How authenticity came to be mistaken for spontaneity

One Paula Riebschläger writes about photographer Arnaud Ele‘s work:

Far away from orchestrated photo shoots, Ele’s pictures are filled with authenticity expressed in pictures of dreamy landscapes and intimate portraits. He graduated from film school in Geneva and was recently commissioned by Urban Outfitters to create an ad campaign. Although, Ele is already a successful photographer, he keeps steadily reinventing his work. Through the process of taking pictures, he captures special moments and keeps them from being forgotten.

As I see it, Riebschläger’s words about Ele’s photographs are a good example of how the term authenticity is now commonly used as a mere synonym of sincerity, genuineness or spontaneity. So usually when one reads about the “authentic character” of a given work of art, what the writer means is that certain qualities of the work evoke a sense of truthfulness that has been somehow lost. I think this sense of having lost something incredibly important to the way we understand and relate ourselves as human beings, is transversal to every generation. Although “what’s lost” changes, it always seems to allude to some ethical standard that “used to” guaranteed a certain harmony and stability.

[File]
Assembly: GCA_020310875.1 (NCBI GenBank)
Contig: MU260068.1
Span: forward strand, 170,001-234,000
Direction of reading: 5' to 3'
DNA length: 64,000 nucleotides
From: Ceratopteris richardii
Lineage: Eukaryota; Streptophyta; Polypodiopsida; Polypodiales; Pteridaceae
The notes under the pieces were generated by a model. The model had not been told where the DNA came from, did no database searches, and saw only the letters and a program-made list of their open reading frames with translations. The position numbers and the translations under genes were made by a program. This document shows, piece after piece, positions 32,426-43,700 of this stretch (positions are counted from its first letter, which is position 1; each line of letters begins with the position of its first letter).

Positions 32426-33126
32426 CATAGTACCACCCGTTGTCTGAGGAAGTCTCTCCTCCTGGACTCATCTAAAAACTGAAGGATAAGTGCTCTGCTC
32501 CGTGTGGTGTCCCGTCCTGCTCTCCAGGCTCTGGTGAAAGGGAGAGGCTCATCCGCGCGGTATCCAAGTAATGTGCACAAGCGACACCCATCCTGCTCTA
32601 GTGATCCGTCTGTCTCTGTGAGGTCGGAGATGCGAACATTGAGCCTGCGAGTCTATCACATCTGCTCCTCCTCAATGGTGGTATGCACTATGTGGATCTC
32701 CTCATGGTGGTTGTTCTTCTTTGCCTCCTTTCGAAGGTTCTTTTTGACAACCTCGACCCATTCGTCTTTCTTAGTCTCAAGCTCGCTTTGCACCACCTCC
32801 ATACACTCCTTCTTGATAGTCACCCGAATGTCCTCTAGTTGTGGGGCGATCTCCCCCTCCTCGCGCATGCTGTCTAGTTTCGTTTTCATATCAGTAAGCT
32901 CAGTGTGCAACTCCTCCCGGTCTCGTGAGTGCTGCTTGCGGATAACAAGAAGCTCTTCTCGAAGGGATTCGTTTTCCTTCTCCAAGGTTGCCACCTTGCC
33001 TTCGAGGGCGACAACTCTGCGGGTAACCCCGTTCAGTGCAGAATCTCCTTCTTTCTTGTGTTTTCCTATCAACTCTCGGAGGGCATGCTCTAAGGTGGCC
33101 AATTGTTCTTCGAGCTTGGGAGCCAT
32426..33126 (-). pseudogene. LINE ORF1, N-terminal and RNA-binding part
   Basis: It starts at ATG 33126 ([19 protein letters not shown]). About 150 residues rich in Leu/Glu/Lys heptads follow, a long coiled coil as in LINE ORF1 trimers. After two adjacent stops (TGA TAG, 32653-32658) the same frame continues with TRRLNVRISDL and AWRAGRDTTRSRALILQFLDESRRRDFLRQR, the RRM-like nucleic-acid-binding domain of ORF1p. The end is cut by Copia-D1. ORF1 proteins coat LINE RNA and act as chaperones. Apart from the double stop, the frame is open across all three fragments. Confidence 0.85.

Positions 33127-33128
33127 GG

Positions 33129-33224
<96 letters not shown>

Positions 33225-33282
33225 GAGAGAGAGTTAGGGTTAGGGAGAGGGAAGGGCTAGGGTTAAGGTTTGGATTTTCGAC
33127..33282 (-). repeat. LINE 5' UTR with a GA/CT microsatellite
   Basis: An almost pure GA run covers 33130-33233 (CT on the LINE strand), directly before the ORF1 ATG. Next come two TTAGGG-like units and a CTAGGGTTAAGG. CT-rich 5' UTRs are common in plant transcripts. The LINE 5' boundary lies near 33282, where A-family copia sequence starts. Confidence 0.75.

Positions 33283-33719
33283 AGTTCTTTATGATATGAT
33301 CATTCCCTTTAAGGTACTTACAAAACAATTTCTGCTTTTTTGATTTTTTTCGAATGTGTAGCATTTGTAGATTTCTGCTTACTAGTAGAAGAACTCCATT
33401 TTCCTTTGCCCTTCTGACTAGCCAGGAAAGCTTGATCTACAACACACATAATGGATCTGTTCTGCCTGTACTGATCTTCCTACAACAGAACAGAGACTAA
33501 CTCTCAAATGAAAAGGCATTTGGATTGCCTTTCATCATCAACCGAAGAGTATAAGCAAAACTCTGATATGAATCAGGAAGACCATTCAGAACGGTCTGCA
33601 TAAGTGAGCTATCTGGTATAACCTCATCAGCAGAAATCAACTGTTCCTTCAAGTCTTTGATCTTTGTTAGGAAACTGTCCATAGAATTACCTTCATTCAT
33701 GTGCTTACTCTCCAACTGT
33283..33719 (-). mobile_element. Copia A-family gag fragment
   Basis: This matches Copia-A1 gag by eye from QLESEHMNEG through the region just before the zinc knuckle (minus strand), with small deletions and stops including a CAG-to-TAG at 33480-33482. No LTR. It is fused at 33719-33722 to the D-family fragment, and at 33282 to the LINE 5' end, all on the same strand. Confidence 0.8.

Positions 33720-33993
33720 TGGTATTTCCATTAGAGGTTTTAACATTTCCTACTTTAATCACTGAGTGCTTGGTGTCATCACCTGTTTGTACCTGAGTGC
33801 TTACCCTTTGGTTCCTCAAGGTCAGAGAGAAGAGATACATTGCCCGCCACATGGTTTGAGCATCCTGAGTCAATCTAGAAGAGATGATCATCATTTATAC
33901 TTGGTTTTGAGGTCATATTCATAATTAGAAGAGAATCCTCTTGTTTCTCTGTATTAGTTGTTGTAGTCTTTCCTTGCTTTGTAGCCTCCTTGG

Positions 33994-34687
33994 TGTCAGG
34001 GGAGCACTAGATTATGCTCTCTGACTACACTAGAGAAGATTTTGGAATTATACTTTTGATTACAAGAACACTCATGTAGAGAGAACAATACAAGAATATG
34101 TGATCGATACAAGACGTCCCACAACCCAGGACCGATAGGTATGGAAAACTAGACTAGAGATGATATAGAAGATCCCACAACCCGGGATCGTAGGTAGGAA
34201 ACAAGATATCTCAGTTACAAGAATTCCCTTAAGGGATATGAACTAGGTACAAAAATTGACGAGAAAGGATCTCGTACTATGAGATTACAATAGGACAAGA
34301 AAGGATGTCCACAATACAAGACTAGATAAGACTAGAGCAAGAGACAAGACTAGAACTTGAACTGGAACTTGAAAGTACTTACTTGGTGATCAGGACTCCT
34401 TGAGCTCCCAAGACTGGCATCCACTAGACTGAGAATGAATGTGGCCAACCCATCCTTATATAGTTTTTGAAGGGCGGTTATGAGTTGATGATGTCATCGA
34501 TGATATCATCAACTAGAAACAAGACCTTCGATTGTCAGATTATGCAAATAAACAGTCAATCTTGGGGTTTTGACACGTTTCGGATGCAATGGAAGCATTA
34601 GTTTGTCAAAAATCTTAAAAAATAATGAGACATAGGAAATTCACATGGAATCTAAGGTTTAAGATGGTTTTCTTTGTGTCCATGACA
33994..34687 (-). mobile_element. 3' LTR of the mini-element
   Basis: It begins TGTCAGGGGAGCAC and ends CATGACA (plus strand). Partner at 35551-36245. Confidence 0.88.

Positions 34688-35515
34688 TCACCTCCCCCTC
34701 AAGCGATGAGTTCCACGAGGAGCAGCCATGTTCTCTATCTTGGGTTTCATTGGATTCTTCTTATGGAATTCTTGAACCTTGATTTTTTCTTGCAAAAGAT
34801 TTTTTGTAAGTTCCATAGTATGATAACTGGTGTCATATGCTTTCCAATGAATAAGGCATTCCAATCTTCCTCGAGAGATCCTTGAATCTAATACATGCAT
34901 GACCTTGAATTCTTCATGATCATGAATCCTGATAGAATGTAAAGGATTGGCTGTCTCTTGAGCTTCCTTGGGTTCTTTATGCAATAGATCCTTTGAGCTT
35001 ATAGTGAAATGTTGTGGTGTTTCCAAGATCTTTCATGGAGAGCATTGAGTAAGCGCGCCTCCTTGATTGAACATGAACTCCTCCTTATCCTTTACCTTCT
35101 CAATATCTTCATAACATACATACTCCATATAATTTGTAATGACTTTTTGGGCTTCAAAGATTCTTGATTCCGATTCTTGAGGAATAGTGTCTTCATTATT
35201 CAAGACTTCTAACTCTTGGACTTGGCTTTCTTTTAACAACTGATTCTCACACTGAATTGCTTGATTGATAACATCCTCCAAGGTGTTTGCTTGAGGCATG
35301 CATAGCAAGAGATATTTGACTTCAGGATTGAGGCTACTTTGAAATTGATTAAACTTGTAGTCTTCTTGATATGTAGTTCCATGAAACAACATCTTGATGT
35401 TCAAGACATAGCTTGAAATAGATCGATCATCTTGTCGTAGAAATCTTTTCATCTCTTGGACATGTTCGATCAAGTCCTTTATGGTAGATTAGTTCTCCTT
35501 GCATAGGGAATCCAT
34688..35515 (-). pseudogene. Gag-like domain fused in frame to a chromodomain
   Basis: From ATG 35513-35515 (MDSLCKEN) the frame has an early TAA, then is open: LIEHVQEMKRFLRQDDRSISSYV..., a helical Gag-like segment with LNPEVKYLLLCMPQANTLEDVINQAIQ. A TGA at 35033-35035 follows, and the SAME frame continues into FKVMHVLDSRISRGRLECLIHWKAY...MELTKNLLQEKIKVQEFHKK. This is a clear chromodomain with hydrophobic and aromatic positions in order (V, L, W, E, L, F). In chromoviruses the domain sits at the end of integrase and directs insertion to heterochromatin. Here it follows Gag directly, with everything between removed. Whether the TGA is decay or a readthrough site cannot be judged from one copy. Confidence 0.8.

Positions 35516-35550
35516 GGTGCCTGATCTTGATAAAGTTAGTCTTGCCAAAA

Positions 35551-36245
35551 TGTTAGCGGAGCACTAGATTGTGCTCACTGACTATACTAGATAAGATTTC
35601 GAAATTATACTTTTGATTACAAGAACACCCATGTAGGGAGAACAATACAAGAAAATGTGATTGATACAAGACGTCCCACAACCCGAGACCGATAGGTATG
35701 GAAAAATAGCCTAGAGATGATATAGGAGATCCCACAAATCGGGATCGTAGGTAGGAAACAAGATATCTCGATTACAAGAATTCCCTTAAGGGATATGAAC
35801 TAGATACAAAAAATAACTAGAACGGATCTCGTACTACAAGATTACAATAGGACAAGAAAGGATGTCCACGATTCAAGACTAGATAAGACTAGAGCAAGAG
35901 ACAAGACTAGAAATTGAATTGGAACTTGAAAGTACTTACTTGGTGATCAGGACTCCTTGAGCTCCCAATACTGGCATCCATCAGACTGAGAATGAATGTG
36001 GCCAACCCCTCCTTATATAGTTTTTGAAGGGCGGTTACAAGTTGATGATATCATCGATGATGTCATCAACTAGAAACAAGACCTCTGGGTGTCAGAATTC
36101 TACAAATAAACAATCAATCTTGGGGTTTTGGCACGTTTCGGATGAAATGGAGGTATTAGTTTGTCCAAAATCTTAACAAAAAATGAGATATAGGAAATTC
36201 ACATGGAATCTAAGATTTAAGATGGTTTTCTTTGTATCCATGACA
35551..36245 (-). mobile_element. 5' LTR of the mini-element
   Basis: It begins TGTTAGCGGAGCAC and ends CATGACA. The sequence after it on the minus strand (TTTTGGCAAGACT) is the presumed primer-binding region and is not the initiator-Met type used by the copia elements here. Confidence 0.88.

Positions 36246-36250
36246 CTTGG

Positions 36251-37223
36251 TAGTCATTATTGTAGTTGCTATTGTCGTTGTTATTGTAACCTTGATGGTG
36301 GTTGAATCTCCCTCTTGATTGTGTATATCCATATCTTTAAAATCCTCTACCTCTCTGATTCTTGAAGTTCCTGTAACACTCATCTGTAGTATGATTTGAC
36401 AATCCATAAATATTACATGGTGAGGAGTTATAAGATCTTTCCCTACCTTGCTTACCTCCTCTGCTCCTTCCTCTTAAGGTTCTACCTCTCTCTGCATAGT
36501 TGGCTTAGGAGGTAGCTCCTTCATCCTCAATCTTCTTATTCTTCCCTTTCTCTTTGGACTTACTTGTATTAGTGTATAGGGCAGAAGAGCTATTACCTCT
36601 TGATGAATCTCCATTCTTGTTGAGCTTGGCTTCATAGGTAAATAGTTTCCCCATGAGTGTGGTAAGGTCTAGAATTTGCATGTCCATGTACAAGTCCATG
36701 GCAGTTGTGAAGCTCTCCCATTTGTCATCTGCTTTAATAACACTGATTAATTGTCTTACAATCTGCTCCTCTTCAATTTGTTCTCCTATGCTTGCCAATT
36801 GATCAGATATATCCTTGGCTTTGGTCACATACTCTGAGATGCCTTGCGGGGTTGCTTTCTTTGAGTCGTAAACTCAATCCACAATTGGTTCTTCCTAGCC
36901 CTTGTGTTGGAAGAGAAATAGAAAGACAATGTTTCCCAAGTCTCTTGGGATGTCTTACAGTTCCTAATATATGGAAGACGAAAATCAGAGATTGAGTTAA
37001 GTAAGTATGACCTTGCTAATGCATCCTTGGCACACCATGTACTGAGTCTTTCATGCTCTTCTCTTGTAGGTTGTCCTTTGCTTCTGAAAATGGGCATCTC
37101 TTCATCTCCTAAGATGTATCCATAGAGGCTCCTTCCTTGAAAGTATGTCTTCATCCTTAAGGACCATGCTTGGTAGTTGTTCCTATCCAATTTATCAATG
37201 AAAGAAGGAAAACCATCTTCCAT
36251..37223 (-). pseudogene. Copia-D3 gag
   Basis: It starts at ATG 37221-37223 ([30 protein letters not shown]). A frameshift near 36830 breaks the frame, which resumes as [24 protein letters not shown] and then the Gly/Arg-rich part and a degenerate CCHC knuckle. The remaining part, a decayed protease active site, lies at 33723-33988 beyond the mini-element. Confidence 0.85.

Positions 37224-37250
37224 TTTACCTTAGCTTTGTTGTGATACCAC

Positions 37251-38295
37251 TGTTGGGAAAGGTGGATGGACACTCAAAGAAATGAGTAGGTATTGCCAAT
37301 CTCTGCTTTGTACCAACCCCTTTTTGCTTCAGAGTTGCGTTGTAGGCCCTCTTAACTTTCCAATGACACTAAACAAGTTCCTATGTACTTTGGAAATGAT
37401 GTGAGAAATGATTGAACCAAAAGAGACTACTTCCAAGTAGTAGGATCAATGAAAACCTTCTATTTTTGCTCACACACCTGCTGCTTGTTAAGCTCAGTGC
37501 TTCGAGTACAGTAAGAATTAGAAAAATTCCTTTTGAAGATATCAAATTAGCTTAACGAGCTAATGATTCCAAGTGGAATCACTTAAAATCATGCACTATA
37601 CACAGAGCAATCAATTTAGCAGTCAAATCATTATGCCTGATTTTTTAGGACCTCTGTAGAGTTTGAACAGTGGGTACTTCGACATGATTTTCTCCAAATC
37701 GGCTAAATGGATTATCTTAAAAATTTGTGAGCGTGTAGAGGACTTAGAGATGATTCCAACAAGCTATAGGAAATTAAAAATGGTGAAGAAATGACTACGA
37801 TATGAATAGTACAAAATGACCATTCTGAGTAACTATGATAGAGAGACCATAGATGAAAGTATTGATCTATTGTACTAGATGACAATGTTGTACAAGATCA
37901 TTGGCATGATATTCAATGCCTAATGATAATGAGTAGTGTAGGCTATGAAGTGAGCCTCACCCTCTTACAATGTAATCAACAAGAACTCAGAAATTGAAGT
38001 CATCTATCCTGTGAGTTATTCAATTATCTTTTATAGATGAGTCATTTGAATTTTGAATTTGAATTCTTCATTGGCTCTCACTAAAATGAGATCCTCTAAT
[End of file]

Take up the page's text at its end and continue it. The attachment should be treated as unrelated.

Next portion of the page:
In the case of Ele’s photographs, what Riebschläger apparently recognizes as authentic is the intimacy, which she contrasts with the “orchestrated photo shoots”. Yes, consumers don’t like to acknowledge they’re consuming, so these new wave of urban street fashion shoots are there to let the viewer feel more comfortable, because it feels truer, more spontaneous, real, unpretentious, honest, etc. In fact, most of theses productions are just as orchestrated as they “used to be”, they just have different aims and different functions.

So how does this market of spontaneity translate into a photographic style? Precisely by evoking something that “has been lost”, namely the rawer qualities of the analogue: the grainy structure of the silver crystals, the less vivid colors, the lack of sharpness, the blur and so on an so on. Don’t get me wrong: I don’t see any problem in Ele’s photographs (more can be seen here). They highlight every day moments and they all have a certain vitality to them. The problem seems to be the rhetoric that grows around them, a rhetoric that tends to turn them into something they are not: namely authentic and highly out-of-the-box original creative works of art.

© Arnaud Ele.
© Arnaud Ele.
© Arnaud Ele.
© Arnaud Ele.

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